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Wednesday, April 17, 2024
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Caleb’s Eagle Project

The requirements for eagle scout have always undergone change since the beginning of the Boy Scout movement. It evolved from a Merit Badge into a full-fledged rank in 1927. Life and Star ranks were also merit badges at the same time. This was about to change. The order of award was also changed at the same time. As merit badges it went Life, Star, and then Eagle. When they became ranks in 1927 the order of rank went to Star, then Life, and finally Eagle. A service requirement was also added to the life rank. It required a Life Scout to maintain a “record of satisfactory service” with the troop. That was not too bad as it was a vague statement that didn’t seem to require any extra work on the scout’s part. That requirement remained the same for the next 25 years.

In 1952, “record of satisfactory service” was changed to another vague statement to “do your best to help in your home, school, church or synagogue, and community.” This statement still didn’t seem to require any extra work on the scout’s part, but that all changed in 1965 when the wording was changed to “plan, develop, and carry out a service project.” An additional stipulation was added to “give leadership to others.”

From that point on, the service project requirement would become the bane of many a Life Scout. It has also undoubtedly been an important factor in raising the public’s perception of not only an individual Scout who is showing leadership in community service but of the Scouting movement as a whole. The “Eagle Project” became an opportunity for a scout to demonstrate his leadership to others, potentially outside of his normal scout buddies, while working on a project that would benefit any religious institution, any school, or their community. A few stipulations on the project are that it is not allowed to benefit the Boy Scouts of America or its councils, districts, units, camps and so forth. It also cannot be of a commercial nature or be solely a fund-raising project. The new requirement is not without merit, however, as now the scout is expected to brainstorm what to do and then plan and develop that idea into a project all by himself.

This past weekend, on the 2nd of March, Caleb undertook his Eagle Project on Ft. Huachuca, by leading the installation of a wildlife animal watering system near Garden Canyon. The system consists of a large cylindrical storage tank that runs to a watering system that allows the local wildlife to have water, similar to the type of systems used on large ranches to ensure the cattle get to drink while roaming the range.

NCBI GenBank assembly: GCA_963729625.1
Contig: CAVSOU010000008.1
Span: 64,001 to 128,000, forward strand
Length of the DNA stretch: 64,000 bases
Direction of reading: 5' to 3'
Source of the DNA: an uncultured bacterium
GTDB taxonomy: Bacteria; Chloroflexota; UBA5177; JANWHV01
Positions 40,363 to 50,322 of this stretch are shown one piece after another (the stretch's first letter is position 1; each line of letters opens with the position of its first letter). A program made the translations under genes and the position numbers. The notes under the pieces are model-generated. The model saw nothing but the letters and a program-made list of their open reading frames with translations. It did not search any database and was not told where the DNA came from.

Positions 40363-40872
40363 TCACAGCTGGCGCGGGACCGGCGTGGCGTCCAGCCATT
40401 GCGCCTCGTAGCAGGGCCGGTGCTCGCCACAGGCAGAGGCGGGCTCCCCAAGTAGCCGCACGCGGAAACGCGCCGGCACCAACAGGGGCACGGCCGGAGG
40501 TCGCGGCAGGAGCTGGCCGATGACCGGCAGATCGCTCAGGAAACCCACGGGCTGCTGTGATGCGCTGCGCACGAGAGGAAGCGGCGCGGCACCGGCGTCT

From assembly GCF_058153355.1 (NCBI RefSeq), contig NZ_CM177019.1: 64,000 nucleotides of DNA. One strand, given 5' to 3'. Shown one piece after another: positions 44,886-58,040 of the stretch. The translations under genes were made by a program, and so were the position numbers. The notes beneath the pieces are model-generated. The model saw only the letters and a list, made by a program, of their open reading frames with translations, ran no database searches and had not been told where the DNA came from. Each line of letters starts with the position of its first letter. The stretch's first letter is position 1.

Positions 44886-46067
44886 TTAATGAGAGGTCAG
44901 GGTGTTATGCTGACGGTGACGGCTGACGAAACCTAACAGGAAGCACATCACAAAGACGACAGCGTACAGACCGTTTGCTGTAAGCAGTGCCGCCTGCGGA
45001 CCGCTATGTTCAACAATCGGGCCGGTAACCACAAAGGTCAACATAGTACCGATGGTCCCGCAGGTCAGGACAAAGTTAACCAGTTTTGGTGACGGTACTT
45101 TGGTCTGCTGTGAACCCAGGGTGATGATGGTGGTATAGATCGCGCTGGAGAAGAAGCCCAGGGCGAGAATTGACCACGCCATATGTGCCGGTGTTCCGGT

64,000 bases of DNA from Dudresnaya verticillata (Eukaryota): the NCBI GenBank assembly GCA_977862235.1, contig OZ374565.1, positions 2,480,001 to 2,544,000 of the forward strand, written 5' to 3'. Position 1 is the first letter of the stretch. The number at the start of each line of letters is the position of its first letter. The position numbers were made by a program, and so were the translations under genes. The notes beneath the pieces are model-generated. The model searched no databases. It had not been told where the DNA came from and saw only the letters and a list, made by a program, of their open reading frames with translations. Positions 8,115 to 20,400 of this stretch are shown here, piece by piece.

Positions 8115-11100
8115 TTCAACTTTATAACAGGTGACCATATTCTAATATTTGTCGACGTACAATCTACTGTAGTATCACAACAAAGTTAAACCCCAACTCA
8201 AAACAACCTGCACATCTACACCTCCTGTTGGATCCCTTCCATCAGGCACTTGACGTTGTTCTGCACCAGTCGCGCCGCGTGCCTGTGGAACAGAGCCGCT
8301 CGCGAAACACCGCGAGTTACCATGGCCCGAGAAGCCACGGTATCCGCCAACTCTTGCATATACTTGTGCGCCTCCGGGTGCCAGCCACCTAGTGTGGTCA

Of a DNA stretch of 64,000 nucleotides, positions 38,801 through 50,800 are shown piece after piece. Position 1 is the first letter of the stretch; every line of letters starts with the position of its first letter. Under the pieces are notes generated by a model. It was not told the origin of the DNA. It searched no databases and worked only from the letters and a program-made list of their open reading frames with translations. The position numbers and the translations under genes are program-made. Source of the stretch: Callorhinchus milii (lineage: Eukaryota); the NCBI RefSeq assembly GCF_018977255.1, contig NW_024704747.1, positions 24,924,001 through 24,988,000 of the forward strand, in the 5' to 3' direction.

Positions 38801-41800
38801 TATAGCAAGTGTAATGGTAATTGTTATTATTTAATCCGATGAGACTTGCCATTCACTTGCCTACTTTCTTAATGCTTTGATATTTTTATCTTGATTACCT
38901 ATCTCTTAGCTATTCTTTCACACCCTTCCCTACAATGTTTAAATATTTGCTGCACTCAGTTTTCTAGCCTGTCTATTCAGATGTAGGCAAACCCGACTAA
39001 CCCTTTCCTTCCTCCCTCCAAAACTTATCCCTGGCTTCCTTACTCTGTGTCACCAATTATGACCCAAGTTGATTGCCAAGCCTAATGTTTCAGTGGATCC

The turnout of volunteers was fantastic. We all met at 8:00 AM at the Shoppette gas station close to the Van Deman gate of Fi. Huachuca, just outside of Sierra Vista, AZ. As the crow gathered, Caleb passed out volunteer forms and gathered any last-minute snacks for the project. Once all the pee-deployment orientation was completed, we loaded up and convoyed to the base of the hill, in the Garden Canyon area where the “Wildlife Water Guzzler” was to be setup. The “Guzzler” is a large rain-collecting storage tank with a drinking station that is placed down-slope a little in a gravity fed manner, to allow any local wildlife a place to drink when the dry season empties any local ponds.

Caleb’s job was to prepare the site to house the tank, piping, and the drinking station. He directed the volunteers in separate groups to work on the three portions of the project; the tank, the trench for the piping, and the location of the d5rinking station.

After our guide from the Ft. Huachuca wildlife team selected the spot, one crew began clearing out and leveling the ground for the tank, a second crew started digging the trench for the plumbing, and the third crew started digging out the location for the drinking station.

After the areas were dug out, the tank was moved into place. The rain collector tank lid was assembled and then man-handled into place on top of the tank. It was secured in place using bolts. Like most digging projects in the desert, tree roots, hard ground, and large underground rocks played their part in making it a project for sure. After overcoming all that, the project proceeded along without any major problems.

The Ft. Huachuca team did most of the assembly required to hook up the tank to the drinking station. A couple of the adults chipped in to finish hooking the drinking station to the plumbing.

After a couple of hours of digging everything out, the filling it in again didn’t take very long at all. It even reminded me of my youth when I worked with my friend installing sprinkler systems in Florida. I would spend all day digging pipe trenches and then he would come back later in the day and put the system in the trenches in only a few minutes. Of course, I would have to fill in the trenches again after that. It seemed so unfair, my hours of work just to watch him do minutes of work.

As the project was nearing the end, Caleb’s parents provided sandwiches and drinks to all.

As Always, Be Prepared.

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